Home' Trinidad and Tobago Guardian : November 13th 2014 Contents BG12 COMMENTARY
BUSINESS GUARDIAN www.guardian.co.tt NOVEMBER 2014 • WEEK TWO
Make networking less
Networking doesn t always come naturally.
But finding the right type of gathering that
suits your strengths and interests will make
networking much more successful and enjoy-
Don t force yourself to attend every event
for the sake of "networking." Make sure the
environment works for you. If you don t like
crowded, noisy functions, steer clear of boozy
harbour cruises and after-parties. If you can t
find a suitable event, create your own. Bring
together different "interest groups" of col-
leagues that work in your field or that you
meet at conferences.
And make sure to commit when you re at
your best. If you re not a morning person,
don t sign up for a 500-person networking
breakfast. Subject every event to a cost-benefit
analysis. Ask yourself who s likely to attend,
if they re your target audience and whether
you ll actually get to connect with them.
(Adapted from "Networking for Introverts"
by Dorie Clark)
Tell your team you're all in
We re hard-wired to want to work together.
Research shows that the feeling of working
together can lead to greater motivation, engage-
ment and performance. But ironically, while
we have team goals and are judged by team
performance, few of us actually do our work
Yes, the projects we complete are done in
teams, but most of the work we do today still
gets done alone. But there s a powerful way
of making employees feel like they re working
as a team, even when they technically aren t:
Simply say the word "together." It s a powerful
social cue to the brain that signals you belong,
you re connected and there are others you can
trust. Managers should make use of this word
with far greater frequency. By repeating that
you and your employees are working toward
something together, they ll know they aren t
alone and will be motivated to do their best.
(Adapted from "Managers Can Motivate
Employees With One Word" by Heidi Grant
Optimise your office space
for better productivity
More companies are using workspace to
encourage innovation and collaboration. To
design your offices to improve organisational
culture, workflows and employee satisfaction,
think more directly about how to meet people s
needs. Start by:
• Going straight to the source. Use your
company s intranet or another internal com-
munication tool as a way for all employees to
ask tough questions or offer opinions about
your office environment.
• Generating more data. Gauge peak work-
load times and think about how your space
can encourage more departmental cross-pol-
lination during down time. Optimise the most
popular spaces and reform conference room
duds. Coffee bars, communal tables and quiet
rooms can be more productive uses of space
than underutilised meeting rooms.
• Incorporating technology. Conference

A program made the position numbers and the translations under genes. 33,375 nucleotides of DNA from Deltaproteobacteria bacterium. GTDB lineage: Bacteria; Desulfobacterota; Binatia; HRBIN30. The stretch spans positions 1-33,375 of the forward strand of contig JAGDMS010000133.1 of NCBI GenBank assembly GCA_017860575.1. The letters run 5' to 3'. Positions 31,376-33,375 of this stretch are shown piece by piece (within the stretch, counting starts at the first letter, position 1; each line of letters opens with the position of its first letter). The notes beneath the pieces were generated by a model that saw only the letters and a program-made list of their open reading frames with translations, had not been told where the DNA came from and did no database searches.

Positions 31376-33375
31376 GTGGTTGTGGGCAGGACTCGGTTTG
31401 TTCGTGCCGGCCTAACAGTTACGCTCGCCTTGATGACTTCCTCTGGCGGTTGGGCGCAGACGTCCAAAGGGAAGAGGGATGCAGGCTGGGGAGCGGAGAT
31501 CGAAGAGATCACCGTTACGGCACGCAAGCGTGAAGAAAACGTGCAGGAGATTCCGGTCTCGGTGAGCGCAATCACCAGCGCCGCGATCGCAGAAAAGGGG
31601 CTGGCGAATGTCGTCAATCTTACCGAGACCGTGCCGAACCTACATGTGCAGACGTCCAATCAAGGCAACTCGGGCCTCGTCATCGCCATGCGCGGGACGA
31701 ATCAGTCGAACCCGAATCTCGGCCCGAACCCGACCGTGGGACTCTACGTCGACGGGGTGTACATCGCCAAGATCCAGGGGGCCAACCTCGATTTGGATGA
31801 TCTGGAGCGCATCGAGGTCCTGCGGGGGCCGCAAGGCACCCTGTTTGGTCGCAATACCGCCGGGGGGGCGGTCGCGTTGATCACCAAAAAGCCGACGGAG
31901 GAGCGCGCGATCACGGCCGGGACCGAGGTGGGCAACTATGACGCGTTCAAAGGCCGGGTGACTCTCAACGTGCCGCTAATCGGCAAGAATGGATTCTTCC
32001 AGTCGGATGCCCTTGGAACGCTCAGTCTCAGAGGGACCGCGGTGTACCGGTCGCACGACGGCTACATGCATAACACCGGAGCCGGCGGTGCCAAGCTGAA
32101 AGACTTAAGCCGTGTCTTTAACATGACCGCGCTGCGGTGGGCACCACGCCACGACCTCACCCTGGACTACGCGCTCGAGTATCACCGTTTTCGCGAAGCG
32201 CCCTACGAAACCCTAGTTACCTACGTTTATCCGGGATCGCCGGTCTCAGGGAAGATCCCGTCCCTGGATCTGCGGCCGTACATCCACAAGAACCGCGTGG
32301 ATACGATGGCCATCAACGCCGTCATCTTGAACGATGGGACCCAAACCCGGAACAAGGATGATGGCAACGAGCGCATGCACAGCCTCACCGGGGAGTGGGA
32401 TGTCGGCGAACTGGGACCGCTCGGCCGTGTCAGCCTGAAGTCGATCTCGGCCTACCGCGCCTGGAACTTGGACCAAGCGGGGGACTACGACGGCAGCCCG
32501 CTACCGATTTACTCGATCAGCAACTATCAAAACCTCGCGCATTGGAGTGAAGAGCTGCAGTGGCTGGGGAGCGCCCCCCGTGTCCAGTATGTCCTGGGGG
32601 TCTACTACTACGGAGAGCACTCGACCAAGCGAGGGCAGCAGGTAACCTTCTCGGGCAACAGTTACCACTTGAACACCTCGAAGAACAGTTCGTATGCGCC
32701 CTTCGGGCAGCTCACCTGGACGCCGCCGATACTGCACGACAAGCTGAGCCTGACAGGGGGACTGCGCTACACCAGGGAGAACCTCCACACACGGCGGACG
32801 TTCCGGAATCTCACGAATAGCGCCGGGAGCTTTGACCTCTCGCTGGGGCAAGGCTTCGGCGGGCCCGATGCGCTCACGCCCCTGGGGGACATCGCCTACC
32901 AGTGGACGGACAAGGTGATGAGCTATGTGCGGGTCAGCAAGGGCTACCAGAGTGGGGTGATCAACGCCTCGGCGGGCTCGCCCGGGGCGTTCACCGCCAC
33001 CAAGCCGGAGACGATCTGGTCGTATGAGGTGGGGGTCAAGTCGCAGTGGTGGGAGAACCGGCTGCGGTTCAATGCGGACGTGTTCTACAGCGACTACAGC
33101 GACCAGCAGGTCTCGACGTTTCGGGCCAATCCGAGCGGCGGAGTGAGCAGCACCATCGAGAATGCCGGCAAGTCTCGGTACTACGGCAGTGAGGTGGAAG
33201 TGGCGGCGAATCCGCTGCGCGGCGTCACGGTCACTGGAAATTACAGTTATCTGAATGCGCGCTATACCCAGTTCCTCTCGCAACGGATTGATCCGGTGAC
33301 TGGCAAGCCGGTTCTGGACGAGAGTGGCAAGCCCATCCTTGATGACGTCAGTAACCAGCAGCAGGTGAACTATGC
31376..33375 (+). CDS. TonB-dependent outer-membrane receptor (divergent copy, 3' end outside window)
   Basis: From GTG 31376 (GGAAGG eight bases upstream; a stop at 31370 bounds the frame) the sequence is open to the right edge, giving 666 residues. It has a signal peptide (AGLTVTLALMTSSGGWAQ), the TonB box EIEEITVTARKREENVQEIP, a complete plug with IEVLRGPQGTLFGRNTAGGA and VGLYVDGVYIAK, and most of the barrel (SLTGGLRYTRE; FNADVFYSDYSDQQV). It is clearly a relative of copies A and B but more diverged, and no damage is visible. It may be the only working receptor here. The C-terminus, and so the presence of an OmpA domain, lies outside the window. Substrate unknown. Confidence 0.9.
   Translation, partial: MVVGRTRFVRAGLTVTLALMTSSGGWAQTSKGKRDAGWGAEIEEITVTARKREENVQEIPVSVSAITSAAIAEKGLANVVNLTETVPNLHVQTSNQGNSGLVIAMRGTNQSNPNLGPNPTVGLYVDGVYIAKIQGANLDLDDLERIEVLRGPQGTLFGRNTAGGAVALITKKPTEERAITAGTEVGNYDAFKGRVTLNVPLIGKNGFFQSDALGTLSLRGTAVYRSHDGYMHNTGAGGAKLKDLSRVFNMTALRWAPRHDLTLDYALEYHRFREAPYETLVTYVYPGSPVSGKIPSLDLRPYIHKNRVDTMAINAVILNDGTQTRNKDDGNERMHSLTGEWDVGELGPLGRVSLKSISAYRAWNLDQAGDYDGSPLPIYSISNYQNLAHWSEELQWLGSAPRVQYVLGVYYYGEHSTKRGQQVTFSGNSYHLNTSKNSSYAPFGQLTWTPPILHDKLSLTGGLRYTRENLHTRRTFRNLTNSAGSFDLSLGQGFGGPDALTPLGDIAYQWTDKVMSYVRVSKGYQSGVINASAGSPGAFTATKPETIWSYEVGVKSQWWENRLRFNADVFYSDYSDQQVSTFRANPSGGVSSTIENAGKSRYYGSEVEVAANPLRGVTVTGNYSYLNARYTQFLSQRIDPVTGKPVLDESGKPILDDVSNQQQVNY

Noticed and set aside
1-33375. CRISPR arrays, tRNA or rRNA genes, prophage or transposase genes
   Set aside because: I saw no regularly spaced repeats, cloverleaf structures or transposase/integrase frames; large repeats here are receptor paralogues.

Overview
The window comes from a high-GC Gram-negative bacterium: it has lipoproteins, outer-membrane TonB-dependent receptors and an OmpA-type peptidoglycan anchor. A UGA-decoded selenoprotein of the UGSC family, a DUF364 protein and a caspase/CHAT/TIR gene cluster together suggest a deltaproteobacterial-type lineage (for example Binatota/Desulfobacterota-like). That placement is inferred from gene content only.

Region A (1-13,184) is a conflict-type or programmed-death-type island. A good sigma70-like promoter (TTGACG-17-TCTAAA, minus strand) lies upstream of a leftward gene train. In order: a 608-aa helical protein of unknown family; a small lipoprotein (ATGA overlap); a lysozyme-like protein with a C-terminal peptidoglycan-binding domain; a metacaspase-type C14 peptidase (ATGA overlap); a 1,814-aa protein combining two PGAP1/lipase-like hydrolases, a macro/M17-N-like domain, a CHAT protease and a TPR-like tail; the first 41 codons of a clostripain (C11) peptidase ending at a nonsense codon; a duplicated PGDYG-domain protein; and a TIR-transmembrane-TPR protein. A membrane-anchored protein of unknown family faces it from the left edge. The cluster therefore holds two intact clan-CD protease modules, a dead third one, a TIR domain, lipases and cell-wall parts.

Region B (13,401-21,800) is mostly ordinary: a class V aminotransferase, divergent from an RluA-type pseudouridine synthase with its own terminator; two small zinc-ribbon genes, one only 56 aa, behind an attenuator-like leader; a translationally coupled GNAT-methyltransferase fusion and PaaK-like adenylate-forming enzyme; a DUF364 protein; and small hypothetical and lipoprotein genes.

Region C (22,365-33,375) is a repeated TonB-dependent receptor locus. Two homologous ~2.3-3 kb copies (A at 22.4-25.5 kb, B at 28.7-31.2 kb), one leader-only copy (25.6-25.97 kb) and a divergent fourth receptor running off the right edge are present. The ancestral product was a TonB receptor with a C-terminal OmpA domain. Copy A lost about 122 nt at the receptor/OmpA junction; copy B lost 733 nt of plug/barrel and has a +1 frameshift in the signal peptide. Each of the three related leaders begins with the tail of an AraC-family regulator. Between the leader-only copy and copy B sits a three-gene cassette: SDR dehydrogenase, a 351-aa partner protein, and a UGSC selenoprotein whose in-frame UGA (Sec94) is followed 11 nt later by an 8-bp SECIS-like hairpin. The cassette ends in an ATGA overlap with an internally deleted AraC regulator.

room technologies can let employees know
when rooms are free. They can also keep track
of reservations and meeting agendas, making
it easier for people to get together.
(Adapted from "Design Offices to Be More
Like Neighborhoods" by Max Chopovsky)
Turn your boring Q&A
A lot of Q&As fall flat. Not all speakers are
good at handling questions, not everyone par-
ticipates and not all questions are relevant.
Luckily, there are ways to make these sessions
• Do an inverse Q&A. The speaker poses
a question to the audience, letting people dis-
cuss it with their neighbours.
• Ask for reactions, not just questions. Invite
people to share observations.
• Have people vet questions in groups. Ask
people to think of good, relevant questions in
small groups. Then ask for some examples.
• Tell a final story after the Q&A. Stop the
Q&A session a few minutes before the end to
share one final example. That way, even if it
falls flat, you can still end your session with
a bang instead of a fizzle.
(Adapted from "4 Ways to Fix the Q&A Ses-
sion" by Thomas Wedell-Wedellsborg)
Get multiple parties in
sync during a negotiation
Many negotiations involve more than two
parties, and all of them need to agree on a
solution. But more people being involved means
more interests to meet, more options to sort
though and more alternatives to consider, so
getting everyone to commit takes longer. You
can accelerate the process by clarifying roles
and making sure everyone focuses on only
one draft of an agreement.
First, list out the decisions to be made, and
then identify the decision-makers in the room
- the other people present are either advisers
or those who must simply be informed about
Next, choose a drafter to be responsible for
drafting and editing the agreement. Have the
drafter elicit interests from all parties and
create a rough draft. Then people can offer
critiques and suggestions, and the drafter can
revise. After a few rounds, you should have
something concrete to present.
(Adapted from the "HBR Guide to Negoti-
@2014 Harvard Business School Publishing
Corp. Distributed by the New York Times
TIPS & TALKING POINTS
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